Judd died in 1994 but his spirit lingers in this gray cast-iron building located at the corner of Spring and Mercer. Here Judd’s intentions are revealed thanks to a meticulous restoration led by his daughter Rainer and his son Flavin, which they completed following their father’s lead. As Judd originally intended, the floor plan was to remain open; the right angle of windows on the southwest corner of each floor was not to be interrupted; and all changes were to be compatible. Everything was to be thoroughly considered and permanent. “It takes a great deal of time and thought to install work carefully,” Judd wrote in the Chinati Foundation catalog. “This should not always be thrown away. Most art is fragile and some should be placed and never moved again. Somewhere a portion of contemporary art has to exist as an example of what the art and its context were meant to be.”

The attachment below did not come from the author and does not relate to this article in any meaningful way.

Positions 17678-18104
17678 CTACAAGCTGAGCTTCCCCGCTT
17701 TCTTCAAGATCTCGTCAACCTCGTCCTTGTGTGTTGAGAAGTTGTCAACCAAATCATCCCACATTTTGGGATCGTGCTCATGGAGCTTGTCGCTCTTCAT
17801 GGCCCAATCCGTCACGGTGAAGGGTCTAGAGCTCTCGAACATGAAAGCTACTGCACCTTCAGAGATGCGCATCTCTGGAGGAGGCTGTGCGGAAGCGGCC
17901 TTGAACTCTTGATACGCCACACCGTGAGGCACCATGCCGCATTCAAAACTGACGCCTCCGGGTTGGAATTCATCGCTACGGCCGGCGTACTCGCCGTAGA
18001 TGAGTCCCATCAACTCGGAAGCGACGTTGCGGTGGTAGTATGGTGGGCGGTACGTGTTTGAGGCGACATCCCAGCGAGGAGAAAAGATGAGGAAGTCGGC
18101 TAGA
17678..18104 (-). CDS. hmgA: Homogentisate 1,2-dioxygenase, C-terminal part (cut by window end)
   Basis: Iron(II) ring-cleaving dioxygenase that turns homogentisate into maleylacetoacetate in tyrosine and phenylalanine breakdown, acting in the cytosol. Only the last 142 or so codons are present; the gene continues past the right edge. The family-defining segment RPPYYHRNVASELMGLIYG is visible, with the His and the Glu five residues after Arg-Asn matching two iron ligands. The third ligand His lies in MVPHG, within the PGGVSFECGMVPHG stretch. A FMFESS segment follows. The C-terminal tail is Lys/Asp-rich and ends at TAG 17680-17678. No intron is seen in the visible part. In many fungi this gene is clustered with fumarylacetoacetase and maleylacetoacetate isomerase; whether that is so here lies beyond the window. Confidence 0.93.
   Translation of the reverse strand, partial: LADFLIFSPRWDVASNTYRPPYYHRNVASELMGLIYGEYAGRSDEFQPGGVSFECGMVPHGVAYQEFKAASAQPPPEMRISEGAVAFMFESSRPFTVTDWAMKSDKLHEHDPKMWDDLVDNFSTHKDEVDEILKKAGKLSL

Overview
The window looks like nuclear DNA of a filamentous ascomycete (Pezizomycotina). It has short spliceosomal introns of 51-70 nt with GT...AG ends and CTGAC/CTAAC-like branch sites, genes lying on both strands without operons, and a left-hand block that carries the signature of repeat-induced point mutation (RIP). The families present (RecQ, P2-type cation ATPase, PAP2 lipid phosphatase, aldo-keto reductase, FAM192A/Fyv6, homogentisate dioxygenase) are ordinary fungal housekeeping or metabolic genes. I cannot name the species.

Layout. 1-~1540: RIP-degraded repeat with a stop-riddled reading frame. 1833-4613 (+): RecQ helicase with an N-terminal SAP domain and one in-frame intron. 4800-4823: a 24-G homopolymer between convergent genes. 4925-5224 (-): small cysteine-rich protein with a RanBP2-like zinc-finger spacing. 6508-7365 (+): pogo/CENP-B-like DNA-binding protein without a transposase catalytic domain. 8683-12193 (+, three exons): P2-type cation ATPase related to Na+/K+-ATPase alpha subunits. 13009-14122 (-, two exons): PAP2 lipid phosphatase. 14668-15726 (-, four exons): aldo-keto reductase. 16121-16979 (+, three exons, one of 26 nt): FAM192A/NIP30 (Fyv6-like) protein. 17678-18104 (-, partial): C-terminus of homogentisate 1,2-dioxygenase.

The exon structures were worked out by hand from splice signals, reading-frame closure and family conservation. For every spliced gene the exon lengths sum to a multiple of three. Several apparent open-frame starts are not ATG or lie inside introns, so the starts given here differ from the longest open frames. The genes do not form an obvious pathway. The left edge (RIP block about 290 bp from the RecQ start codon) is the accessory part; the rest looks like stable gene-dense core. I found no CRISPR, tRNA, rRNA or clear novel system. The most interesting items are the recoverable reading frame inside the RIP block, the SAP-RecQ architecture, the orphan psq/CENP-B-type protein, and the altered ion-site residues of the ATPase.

Judd’s work is sorted under the moniker minimalism, a term that Judd never endorsed. He preferred the term “three-dimensional works” as distinguished from painting and sculpture. Painting, according to Judd’s 1964 essay Specific Objects, tended to be flat, rectangular, and descriptive; and sculpture adhered to a limited palette of materials and was less extended and environmental than the new work of the period.